[freedomtowernight_edited.jpg] 26th Parallel: New Republican Leadership in Miami-Dade County

Wednesday, November 19, 2008

New Republican Leadership in Miami-Dade County

In the past, this article by the Herald's Beth Reinhard on new leadership in Miami-Dade County Republican ranks wouldn't have garnered much attention by yours truly, but if there's one thing GOPers learned from this election is that they (we) need to do a much better job of grass-roots organization and mobilization at the local level.

The Republican leadership in Florida's biggest county is on the verge of a changing of the guard just as the GOP struggles to reinvent itself as the minority party in Washington.

Miami-Dade County Chairwoman Mary Ellen Miller, who has led the local party for most of the past 17 years, is stepping down at the end of this month. Since former Gov. Jeb Bush recruited her to become active in the party when he served as chairman in the mid-1980s, Miller's departure at the same time President Bush leaves the White House is yet another sign of the end of an era.

In a new age of texting and Twittering, the 80-year-old Miller is a throwback. She gives out her cellphone number only to family members. The home page of the local party's website still carries pictures of Jeb Bush and Ronald Reagan -- none of Gov. Charlie Crist -- and a link to 2004 election results headlined ``Florida is Bush country.''

Vying to replace the grandmother of 10, who's too modest to list her accomplishments, are two media-savvy, young guns: 43-year-old state legislator David Rivera, who worked on the January referendum to expand slot machines in Miami-Dade, and 28-year-old political consultant Carlos Curbelo, who helped steer the reelection campaigns of U.S. Reps. Lincoln Diaz-Balart and Mario Diaz-Balart.

Both Curbelo and Rivera are Cuban American. Rivera is closely allied with former House Speaker Marco Rubio, while Curbelo worked on the election of Rubio's sometime political nemesis, Gov. Charlie Crist. Miller has thrown her support behind Rivera and tentatively scheduled the election for Dec. 11.

The next chairman's challenge is clear: closing the gap in voter registration with the Democratic party and laying the groundwork for the reelections of Crist and Sen. Mel Martinez in 2010.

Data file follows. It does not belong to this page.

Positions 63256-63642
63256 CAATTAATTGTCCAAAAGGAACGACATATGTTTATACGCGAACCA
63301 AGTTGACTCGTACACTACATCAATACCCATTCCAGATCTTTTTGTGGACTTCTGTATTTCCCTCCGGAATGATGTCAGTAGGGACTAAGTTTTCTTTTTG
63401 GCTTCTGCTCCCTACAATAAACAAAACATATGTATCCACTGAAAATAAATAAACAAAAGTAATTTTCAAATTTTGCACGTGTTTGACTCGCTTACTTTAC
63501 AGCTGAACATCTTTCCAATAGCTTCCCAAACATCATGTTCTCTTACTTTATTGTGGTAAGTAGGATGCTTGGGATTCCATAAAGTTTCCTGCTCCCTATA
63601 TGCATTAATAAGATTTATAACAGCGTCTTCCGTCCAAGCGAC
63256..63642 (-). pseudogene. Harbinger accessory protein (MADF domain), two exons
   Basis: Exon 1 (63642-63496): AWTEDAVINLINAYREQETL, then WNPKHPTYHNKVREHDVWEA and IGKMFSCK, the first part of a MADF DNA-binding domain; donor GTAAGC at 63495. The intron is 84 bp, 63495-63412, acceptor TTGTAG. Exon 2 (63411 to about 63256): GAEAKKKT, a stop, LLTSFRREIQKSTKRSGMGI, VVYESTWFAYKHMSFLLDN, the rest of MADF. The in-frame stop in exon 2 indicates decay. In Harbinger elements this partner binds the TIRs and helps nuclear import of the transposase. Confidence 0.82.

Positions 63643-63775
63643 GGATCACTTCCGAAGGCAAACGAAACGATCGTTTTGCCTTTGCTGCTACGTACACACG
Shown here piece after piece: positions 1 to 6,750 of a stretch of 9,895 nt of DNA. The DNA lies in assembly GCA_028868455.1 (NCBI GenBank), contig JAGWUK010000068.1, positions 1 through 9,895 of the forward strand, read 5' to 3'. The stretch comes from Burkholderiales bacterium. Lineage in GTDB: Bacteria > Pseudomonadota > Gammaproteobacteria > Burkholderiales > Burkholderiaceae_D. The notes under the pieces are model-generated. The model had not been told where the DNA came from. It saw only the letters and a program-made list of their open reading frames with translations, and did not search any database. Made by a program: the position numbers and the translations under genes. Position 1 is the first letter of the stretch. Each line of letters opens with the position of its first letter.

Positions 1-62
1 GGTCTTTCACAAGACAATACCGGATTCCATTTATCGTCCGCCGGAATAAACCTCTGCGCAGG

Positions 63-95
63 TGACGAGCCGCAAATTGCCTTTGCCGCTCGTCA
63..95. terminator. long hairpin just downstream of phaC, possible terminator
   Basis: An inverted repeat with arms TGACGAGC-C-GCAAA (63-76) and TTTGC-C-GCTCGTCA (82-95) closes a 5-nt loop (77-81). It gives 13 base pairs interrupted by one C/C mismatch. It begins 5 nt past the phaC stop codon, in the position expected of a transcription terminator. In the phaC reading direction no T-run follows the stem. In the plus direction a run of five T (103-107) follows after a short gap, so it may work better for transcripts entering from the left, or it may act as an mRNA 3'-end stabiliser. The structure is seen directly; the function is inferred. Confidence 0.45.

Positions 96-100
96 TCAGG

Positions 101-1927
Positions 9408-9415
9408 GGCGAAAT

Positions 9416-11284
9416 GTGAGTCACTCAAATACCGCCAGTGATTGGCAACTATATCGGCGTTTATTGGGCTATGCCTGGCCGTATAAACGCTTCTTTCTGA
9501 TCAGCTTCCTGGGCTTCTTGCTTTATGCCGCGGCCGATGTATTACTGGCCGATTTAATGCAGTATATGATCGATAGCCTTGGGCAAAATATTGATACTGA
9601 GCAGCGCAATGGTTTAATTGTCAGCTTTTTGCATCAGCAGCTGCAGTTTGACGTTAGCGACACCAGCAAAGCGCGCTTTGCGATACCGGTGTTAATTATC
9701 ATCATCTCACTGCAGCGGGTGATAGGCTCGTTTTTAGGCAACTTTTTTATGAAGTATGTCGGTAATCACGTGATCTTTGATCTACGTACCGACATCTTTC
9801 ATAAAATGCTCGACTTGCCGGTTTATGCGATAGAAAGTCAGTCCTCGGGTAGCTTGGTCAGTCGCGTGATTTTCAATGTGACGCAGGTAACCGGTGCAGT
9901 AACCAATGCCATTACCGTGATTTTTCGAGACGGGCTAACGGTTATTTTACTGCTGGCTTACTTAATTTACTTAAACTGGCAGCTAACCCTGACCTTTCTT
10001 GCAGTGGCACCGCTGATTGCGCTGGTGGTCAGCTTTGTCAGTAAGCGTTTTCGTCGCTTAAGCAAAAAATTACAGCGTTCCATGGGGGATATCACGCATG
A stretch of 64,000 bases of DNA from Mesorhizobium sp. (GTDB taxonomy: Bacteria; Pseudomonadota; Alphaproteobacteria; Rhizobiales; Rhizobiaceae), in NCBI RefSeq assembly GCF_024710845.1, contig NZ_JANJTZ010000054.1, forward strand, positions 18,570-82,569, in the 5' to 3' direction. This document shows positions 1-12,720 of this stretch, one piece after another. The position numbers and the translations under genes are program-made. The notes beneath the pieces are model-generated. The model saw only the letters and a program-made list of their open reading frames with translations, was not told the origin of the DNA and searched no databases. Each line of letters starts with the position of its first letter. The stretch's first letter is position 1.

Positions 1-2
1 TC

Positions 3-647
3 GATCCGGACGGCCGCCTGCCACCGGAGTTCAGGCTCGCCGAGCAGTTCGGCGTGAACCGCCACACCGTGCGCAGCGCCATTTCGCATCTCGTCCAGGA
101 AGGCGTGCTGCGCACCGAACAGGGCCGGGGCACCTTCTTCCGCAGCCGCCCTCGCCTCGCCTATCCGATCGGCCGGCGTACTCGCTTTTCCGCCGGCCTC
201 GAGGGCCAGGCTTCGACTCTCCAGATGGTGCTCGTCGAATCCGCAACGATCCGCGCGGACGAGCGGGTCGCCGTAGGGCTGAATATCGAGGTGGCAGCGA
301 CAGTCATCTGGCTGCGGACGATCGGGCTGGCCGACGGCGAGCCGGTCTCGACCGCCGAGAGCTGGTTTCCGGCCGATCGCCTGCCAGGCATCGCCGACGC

Since 2004, Miami-Dade's voter rolls have swelled to 1.2 million people, with Democrats growing by 54 percent while Republicans increased just 8 percent. Democrats now outnumber Republicans 560,250 to 384,287.

Martinez could face a tough reelection. A Quinnipiac University poll released Tuesday showed him receiving approval from only 42 percent of the voters.

''We need to end the infighting now more than ever,'' Curbelo said. ``If we continue down this path soon we will have nothing to fight about.''

The contest for chairman will pit concerns over who could face more competing interests: Curbelo, who is president of his own political consulting firm, or Rivera, whose legislative job forces him to spend part of the year in Tallahassee. Term limits will force Rivera out of the House in 2010, and he's expected to run for a Senate seat.

Curbelo said if he's elected chairman, he would pledge to stay out of Republican primaries.

''I would not undertake any activity that would inhibit my ability as chairman, and if that means I have to forgo working on certain campaigns, then I will,'' Curbelo said. ``I don't think David will have the time to dedicate himself to being chairman.''

Rivera said he has already proven he can represent his district and his party by serving as Miami-Dade's Republican committeeman since 2003.